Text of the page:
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North & South Korea Check Technical Issues in Hotline Phone Call. Aired 6-6:30a ET
Aired January 3, 2018 - 06:00 ET
THIS IS A RUSH TRANSCRIPT. THIS COPY MAY NOT BE IN ITS FINAL FORM AND MAY BE UPDATED.
ANNOUNCER: This is CNN breaking news.
[05:58:37] CHRIS CUOMO, CNN ANCHOR: Welcome to our viewers in the United States and around the world. This is NEW DAY and a new year, of course.
ALISYN CAMEROTA, CNN ANCHOR: Happy new year.
CUOMO: Happy new year to all you guys, good to be back. It's Wednesday, January 3, 6 a.m. here in New York. And we do have breaking news on our starting line.
North and South Korea talking for the first time in nearly two years. This border hotline between the Koreas has been reopened. The diplomatic development coming after Kim Jong-un offered a rare olive branch, suggesting he might send a delegation to the Olympics next month. Could that be a first step in repairing relations? We'll see.
As those talks begin, President Trump is taking his war of words with Kim Jong-un to a dangerous new level. Responding to Kim's threat about having the nuclear button on his desk, the president tweeted that his nuclear button is much bigger, more powerful, and his button works.
CAMEROTA: The president tweeting up a storm on his first day back at work. In 16 tweets, he lashed out at the Justice Department, calling it part of a deep state government conspiracy against him. He also threatened to cut off funding for Palestinians.
This Twitter tirade raising new questions in some corners about the president's mental state.
And one of the president's biggest supporters in the Senate calling it quits. Utah's Orrin Hatch announcing that he will not run for reelection in November. The decision then opens the door for former presidential candidate and Trump critic Mitt Romney to jump in.
So we have all of this covered for you. Let's begin with our top story.
CNN's Paula Hancocks is live in Seoul with that diplomatic breakthrough on the Korean Peninsula. What do we know, Paula?
PAULA HANCOCKS, CNN CORRESPONDENT: Well, Alisyn, this was a very short phone call, apparently. It did last 20 minutes. But the redact that we had is extremely short. But it is significant, the fact that North and South Korea are finally communicating with each other.
Now, we know that this phone call started -- originated from North Korea. It started at 1:30 a.m. Eastern. We know that it, as I said, lasted about 20 minutes. Not necessarily that there were conversation the whole way through. It was really to test the technical issues of this hotline.
It's officially known as the Panmunjom communications channel. And it's a line between North and South Korea that hasn't been used since February 2016. We know that from the South Korean government. They say that they've been phoning it twice a day every day since February 2016, but North Korea has not picked up. But now North Korea has made this phone call.
So the readout we have, the names have been blotted out for security reasons. The South Korean officials said this is "X." The North Korean officials said this is "X" and that's it. That's all we know.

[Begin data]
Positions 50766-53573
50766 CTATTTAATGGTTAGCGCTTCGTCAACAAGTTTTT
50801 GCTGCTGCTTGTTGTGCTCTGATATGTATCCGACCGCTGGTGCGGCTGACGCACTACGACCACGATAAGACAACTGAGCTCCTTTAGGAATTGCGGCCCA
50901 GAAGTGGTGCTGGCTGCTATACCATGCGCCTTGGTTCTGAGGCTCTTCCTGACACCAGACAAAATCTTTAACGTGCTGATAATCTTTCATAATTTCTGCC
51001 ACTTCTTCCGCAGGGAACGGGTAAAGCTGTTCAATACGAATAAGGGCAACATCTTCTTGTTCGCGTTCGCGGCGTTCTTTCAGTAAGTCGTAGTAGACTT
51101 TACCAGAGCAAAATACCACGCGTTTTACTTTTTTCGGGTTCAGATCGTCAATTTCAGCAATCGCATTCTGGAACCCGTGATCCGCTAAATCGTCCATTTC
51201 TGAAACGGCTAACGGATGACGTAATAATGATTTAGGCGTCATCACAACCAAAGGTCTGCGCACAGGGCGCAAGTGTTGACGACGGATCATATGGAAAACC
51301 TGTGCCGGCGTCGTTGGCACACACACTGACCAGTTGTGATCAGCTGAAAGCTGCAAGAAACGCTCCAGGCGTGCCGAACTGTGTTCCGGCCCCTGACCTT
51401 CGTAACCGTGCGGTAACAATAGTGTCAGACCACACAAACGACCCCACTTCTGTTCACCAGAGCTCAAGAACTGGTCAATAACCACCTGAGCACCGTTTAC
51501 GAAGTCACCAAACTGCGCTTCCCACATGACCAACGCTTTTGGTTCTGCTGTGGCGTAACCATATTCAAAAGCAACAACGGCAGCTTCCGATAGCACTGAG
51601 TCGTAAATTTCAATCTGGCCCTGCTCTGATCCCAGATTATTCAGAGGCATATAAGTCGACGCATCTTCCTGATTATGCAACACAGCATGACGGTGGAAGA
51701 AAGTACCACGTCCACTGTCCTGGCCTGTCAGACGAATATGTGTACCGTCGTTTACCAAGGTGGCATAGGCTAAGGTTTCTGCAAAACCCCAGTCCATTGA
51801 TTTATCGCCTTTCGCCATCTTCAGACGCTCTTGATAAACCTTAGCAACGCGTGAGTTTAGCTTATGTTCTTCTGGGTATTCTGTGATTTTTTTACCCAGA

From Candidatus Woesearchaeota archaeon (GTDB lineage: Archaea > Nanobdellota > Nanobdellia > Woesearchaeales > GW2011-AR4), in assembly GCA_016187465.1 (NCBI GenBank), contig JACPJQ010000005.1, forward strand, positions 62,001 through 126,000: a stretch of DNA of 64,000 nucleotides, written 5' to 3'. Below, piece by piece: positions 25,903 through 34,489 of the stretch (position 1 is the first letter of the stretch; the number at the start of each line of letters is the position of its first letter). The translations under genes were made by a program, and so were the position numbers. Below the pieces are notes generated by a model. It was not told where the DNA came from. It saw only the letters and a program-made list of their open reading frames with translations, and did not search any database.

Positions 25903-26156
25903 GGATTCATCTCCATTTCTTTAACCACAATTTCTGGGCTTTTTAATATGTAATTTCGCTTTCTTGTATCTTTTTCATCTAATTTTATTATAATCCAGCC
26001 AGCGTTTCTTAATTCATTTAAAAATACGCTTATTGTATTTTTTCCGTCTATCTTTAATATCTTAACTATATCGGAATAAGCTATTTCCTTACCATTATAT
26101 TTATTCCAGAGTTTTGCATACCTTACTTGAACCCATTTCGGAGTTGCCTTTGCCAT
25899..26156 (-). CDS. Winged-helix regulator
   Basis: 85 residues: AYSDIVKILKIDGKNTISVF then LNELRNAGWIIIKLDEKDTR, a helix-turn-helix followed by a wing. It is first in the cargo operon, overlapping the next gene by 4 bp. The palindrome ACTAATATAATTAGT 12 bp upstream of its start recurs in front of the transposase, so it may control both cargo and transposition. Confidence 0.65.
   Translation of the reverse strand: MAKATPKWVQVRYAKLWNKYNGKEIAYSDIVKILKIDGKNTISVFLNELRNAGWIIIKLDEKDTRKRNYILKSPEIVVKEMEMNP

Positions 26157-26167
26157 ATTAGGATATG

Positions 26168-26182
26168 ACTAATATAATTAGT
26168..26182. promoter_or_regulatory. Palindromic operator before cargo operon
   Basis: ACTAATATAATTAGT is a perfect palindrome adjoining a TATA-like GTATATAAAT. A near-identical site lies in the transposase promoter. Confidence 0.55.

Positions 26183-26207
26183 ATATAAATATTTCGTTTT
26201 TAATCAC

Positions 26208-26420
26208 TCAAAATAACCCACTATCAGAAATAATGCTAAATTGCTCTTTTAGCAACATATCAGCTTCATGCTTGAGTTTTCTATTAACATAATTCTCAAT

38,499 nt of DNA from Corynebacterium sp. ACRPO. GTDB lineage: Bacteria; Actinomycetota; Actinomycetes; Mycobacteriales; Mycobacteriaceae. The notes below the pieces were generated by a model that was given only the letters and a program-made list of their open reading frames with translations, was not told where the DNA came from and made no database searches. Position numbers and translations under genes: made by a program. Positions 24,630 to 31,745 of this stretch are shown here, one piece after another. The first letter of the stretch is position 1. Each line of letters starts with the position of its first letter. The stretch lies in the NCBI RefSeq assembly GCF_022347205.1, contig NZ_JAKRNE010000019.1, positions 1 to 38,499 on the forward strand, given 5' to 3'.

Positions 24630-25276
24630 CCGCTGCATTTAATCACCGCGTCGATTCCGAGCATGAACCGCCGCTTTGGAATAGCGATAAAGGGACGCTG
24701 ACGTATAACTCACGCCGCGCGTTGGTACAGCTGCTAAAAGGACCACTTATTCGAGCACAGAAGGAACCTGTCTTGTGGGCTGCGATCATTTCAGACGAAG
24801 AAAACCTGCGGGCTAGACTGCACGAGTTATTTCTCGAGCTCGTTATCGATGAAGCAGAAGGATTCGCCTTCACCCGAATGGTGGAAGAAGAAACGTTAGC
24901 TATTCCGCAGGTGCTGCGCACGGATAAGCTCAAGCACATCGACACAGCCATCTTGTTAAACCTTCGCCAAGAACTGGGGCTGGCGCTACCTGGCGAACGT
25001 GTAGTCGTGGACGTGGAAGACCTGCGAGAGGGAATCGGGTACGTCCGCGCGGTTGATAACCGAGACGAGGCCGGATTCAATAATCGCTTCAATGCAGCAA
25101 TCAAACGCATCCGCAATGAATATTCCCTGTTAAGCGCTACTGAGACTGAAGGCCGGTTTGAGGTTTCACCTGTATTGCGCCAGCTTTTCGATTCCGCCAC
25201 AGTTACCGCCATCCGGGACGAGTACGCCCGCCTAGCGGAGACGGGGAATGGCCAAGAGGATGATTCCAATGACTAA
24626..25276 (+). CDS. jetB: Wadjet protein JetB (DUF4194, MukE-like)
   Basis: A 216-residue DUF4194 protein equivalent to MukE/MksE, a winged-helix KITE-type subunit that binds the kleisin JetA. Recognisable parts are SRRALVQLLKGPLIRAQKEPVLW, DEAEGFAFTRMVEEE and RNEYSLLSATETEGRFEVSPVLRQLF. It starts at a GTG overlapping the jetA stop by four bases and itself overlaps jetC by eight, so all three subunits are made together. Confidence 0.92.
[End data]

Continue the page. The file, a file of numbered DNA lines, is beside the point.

We do know, though, that they didn't mention PyeongChang. They didn't mention the Winter Olympics, that they didn't mention anything about whether or not North Korea was going to next Tuesday that South Korea has suggested for high-level talks at the DMZ.
So there's a lot of questions still up in the air.
We also know -- we've just learned this in the past couple of minutes. There was a second phone call, 6:07 p.m. That's just after 4 a.m. Eastern Time, and the North Koreans said, "Let's call it a day." The reason for that, we believe, is that the South Koreans have said, "Call us back. We'll wait for you. We'll wait to hear your next phone call."
So there is not a lot in there. It's just the very fact that they are talking to each other.
CUOMO: I think that really is the headline. It's OK to have some "X's" here, some unknowns, because the fact that they're communicating at all is a major development from our perspective. So my question for you is, Paula, what about from the South Korean perspective? Do they see this as a potential first step, or do they see this as a tactic?
HANCOCKS: They see this as a first step, certainly officially. We have had some tremendously positive statements from the government here. It's well-known that President Moon Jae-in wants to have engagement, wants to have more dialogue with North Korea. It's what he was elected on.
And he has said that he wants North Korea to be part of the Olympics. He's billed it as the peace Olympics. He is staking an awful lot on North Korea being part of the Winter Olympics next month. And the fact that Kim Jong-un has said in his New Year's address he would send a delegation. There must have been cheering in the corridors of power here in Seoul. This is exactly what they want. Of course there will be caution. Of course there will be cynicism, because North Korea has agreed to a lot before, has signed onto a lot before and certainly hasn't kept to it all.
CAMEROTA: OK. Paula, thank you very much for all of that reporting. We'll check back in with you throughout the program.
But that diplomatic announcement coming hours after President Trump launched an eyebrow-raising tweet, bragging that his nuclear button is bigger than Kim Jong-un's. And that was just one peculiar tweet.
CNN's Joe Johns is live at the White House with the very latest. What do you know, Joe?
JOE JOHNS, CNN CORRESPONDENT: Good morning, Alisyn.
It would have been a lot more shocking, perhaps, in another era, but today not so much. The nuke-slinging war of words between the president of the United States and the leader of North Korea getting off to a robust start in the new year with some of the most -- toughest rhetoric we've heard from the president since last summer.
JOHNS (voice-over): President Trump taunting North Korean dictator Kim Jong-un over the size of America's nuclear arsenal, asserting that his nuclear button is much bigger and more powerful than North Korea's, before threatening that the U.S. button works.